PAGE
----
Posted on October 20, 2018
40. ‘Seven Deadly Swords’ by Peter Sutton
Peter Sutton’s latest novel, Seven Deadly Swords, is a tale that spans centuries – from the Crusades to the modern day – and entangles its characters in war, religion and strange magic. If you’re looking for your next fantasy read, this book is released today, so get your hands on a copy here!
[Disclaimer: I was sent a free copy of this book in exchange for an honest review.]
France, 1097: Reymond lives with his father on their farm near Avignon, but when army recruiters come to town, Reymond joins up and goes to fight in the Crusades for the glory of God.
Iran, 1982: Ex-soldier Fisher is rescued from a shoot-out by a mysterious man called Patience, who is on the hunt for a book and carries – of all things – a sword.
Armenia, 2012: Mari’s father has gone missing and left her family in terrible debt. When men turn up on her doorstep to collect what they’re owed, she has no choice but to go with them.
Three centuries, three people – but how do their lives connect, and what does it have to do with an ancient curse and seven deadly swords?
This is a really well-structured book. The story jumps back and forth in time – from the 21st century to the 11th and everywhere in between – but I never felt lost or confused. Sutton does a good job of grounding each chapter in a place and time right away, and there’s always a familiar character for the reader to follow. There are lots of short, snappy scenes which keep you turning the page (or clicking the button on the Kindle), and Sutton is very skilled at showing just enough: at the end of each chapter, I always wanted more.
The central trio of characters is also strong. Mari proves to be a bit of a badass quite early on, and Fisher is good as the long-suffering ‘sidekick’. Of course, Reymond is the main event: his journey from youthful optimist to jaded soldier and far, far beyond is fascinating to follow, and as a reader I went through a whole range of emotions with him. He isn’t just straightforwardly likeable – he’s complicated and flawed, which I think is important for a protagonist.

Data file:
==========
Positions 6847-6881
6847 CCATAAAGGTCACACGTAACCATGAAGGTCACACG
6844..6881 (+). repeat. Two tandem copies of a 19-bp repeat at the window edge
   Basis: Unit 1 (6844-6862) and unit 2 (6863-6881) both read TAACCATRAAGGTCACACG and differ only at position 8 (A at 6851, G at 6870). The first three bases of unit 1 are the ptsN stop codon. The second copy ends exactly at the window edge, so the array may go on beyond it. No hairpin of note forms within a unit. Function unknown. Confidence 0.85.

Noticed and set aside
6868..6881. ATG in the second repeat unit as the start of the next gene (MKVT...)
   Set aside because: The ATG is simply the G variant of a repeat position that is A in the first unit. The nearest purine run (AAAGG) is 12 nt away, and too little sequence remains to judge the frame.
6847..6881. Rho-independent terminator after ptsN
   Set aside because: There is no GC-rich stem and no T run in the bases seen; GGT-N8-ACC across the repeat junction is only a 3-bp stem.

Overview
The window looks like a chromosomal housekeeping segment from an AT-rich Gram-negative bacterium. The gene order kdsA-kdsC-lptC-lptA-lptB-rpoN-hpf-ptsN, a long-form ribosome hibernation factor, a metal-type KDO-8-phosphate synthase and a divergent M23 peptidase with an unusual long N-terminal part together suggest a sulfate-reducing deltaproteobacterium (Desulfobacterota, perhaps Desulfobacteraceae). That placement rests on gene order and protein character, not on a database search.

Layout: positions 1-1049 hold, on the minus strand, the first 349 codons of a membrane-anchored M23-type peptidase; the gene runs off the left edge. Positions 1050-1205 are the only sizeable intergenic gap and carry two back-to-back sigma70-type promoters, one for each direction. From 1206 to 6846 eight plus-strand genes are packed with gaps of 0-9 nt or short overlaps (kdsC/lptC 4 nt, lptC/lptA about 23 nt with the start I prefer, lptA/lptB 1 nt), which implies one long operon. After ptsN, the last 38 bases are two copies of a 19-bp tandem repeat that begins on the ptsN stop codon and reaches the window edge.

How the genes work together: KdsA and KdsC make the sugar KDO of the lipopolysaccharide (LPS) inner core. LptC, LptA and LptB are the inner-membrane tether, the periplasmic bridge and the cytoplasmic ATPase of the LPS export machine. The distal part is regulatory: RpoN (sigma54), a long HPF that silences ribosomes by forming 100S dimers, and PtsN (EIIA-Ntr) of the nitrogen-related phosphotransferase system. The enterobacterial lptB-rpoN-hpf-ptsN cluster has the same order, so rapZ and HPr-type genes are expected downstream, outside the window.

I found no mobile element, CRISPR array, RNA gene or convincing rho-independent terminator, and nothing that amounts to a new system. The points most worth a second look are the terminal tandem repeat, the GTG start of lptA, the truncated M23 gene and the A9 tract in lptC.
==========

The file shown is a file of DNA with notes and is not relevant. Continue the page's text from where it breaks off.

But it’s in the battle scenes that Seven Deadly Swords really comes alive. In the eleventh-century sections we follow Reymond as a foot soldier in the Crusades, laying siege to cities and engaging in hand-to-hand combat in wide open plains and tiny, cramped streets. I don’t know much about this era, but it feels like Sutton has really done his homework. Military strategy, siege weaponry, the grit and clash of battle – it’s all in there. Of course, there’s plenty of blood too, so be warned that this book isn’t for the squeamish. I loved it though. There’s no shying away from the viscera and gore and all-out desperation of battle.
Beneath all the historical reality, an undercurrent of magic runs throughout Seven Deadly Swords and joins the disparate storylines together. The central mystery is revealed piece by piece, and Sutton trusts his reader enough to put the puzzle together themselves, rather than explain every detail along the way.
I really enjoyed Seven Deadly Swords. It is both epic and intimate, viewing grand battles through the eyes of one soldier, and reaching across centuries to tell the tale of a single, personal quest.
“War, yes? It is different. Lots of boredom, yes, amongst the terror.”
Have you read this book? I’d love to know your thoughts!
If you want to read it, you can buy Seven Deadly Swords here.
[Disclosure: Above is an affiliate link. If you buy a book through that link, I get a small cut, at no extra cost to you.]